Sam Altman Shares Optimistic view of AI future.
After a tour of Nigeria and Europe, OpenAI CEO Sam Altman shared his positive outlook on the future of AI. Altman believes that AI has the potential to address significant global challenges like climate change and poverty while also creating new industries and job opportunities.
During his tour, Altman engaged with government officials, entrepreneurs, and academics, witnessing the strong interest in AI in both Nigeria and Europe. He observed firsthand the practical applications of AI in solving real-world problems, such as using AI for climate-resilient crop growth and disease diagnosis.
While acknowledging that AI is still in its early stages, Altman remains confident in its future impact. He urges governments and businesses to invest in AI research and development while emphasizing the need for ethical guidelines.
Altman’s optimistic perspective aligns with that of many experts. A recent report by the McKinsey Global Institute predicts that AI could contribute $13 trillion to the global economy by 2030 and create 95 million new jobs.
Despite potential risks like job displacement and bias, Altman believes that the benefits of AI outweigh these concerns. He envisions a future where AI contributes to a better world for all.
Sam Altman Shares Optimistic view of AI future
A couple of days ago, at a similar event at University College London, Altman warned that overreaching European regulation could lead to OpenAI leaving the continent altogether. While he already backtracked on Twitter, saying that “we are excited to continue to operate here and of course have no plans to leave,” he spent some time explaining his thinking.
“We plan to comply, we really like Europe and we want to offer our services in Europe but we just want to be able to make sure that we’re technically able to,” Altman said.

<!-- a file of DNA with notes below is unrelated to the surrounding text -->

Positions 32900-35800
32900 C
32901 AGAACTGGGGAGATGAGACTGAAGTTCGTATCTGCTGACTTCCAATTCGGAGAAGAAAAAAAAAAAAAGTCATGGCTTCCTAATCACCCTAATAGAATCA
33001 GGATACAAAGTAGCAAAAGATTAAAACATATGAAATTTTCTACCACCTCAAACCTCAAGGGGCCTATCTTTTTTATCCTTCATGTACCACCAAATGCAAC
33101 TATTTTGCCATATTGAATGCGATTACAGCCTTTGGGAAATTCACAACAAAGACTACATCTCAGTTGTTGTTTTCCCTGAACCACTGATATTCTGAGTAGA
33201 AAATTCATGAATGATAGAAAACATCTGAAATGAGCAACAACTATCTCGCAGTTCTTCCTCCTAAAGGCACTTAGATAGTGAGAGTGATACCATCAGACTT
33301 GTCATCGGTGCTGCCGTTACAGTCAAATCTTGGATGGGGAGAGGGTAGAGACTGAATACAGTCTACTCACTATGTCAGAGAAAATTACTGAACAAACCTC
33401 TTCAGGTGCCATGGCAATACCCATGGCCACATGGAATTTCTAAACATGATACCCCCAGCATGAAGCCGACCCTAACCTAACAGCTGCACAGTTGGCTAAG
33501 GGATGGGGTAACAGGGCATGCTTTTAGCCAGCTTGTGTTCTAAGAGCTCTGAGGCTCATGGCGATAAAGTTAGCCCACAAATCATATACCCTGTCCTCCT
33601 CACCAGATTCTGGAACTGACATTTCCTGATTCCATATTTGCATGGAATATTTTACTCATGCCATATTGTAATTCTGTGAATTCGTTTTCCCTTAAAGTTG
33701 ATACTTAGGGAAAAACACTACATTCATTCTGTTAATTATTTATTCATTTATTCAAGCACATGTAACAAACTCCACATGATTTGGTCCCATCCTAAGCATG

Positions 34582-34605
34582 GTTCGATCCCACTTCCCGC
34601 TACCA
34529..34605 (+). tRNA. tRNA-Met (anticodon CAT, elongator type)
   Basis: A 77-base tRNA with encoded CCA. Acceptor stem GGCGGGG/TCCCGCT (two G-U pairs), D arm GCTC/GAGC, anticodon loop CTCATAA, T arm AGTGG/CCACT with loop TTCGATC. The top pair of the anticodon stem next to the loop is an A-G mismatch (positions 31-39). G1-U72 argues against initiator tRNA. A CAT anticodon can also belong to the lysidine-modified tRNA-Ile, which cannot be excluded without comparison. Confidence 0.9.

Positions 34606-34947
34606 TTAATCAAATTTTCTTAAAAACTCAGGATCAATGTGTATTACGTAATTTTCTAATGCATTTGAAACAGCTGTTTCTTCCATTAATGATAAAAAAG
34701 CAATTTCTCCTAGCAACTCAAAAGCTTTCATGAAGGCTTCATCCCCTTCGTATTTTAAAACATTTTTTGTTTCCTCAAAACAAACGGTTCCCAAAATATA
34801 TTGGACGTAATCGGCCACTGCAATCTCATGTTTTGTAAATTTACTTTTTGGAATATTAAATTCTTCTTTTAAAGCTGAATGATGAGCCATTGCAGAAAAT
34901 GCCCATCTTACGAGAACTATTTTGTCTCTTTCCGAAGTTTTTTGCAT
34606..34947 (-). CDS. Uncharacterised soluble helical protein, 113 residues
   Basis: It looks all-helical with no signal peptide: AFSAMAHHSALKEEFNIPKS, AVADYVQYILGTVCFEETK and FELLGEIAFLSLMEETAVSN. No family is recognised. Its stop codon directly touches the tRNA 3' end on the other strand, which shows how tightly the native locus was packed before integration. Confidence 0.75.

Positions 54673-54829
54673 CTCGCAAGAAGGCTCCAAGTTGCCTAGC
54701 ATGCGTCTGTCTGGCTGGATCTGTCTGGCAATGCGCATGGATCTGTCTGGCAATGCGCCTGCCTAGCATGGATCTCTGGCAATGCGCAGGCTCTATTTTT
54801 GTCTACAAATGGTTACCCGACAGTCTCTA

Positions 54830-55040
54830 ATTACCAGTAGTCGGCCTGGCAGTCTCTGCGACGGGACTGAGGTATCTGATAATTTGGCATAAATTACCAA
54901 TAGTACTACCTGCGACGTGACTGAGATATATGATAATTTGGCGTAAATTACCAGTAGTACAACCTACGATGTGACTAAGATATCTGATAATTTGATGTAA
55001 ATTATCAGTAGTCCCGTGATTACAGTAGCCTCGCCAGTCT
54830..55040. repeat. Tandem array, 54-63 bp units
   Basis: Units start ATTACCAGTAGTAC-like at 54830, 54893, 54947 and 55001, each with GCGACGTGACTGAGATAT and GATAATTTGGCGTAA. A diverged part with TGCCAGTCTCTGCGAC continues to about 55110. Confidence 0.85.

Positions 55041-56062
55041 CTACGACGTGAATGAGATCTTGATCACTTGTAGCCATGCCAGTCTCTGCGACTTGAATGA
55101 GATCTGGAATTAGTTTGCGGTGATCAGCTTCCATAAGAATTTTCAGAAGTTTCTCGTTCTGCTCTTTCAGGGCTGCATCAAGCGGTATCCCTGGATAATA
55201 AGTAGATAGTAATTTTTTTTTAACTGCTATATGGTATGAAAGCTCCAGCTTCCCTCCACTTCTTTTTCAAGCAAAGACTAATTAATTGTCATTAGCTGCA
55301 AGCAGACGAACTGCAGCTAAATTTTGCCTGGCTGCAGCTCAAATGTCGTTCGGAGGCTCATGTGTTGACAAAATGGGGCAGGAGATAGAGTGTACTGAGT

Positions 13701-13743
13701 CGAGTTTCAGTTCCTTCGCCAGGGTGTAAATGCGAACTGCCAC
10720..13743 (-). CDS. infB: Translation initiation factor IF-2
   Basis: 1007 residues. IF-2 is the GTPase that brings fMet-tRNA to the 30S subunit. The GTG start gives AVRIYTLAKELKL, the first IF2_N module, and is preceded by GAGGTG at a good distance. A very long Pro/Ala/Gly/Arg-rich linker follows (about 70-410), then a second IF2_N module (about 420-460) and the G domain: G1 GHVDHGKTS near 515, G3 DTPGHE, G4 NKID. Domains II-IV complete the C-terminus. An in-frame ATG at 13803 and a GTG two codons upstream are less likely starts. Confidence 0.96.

“The discussion has been too focused on the negatives,” Altman said “It does seem the balance has gotten off given all the value that people are getting from these tools these days.”
He asked once again for a “global regulatory framework” similar to nuclear or biotech regulation. “I think it’s going to get to a good place. I think it’s important that we do this. Regulatory clarity is a good thing,” he said.
AI as a tool to augment humans
In many ways, Altman views AI as a tool that can be leveraged by humans to create new things, unlock potential and change how we should think about specific problems. For instance, he doesn’t believe that AI presents a risk to employment.
“This idea that artificial intelligence is going to progress to a point where humans don’t have any work to do or don’t have any purpose has never resonated with me,” Altman said. “There will be some people who choose not to work, and I think that’s great. I think that should be a valid choice and there’s a lot of other ways to find meaning in life. But I’ve never seen convincing evidence that what we do with better tools is to work less.”
For instance, when talking about journalism, Altman says that AI can help journalists focus on what they do best: more investigation and spending more time finding new information that is worth sharing. “What if each of your journalists had a team of 100 people working for them in different areas?” he said.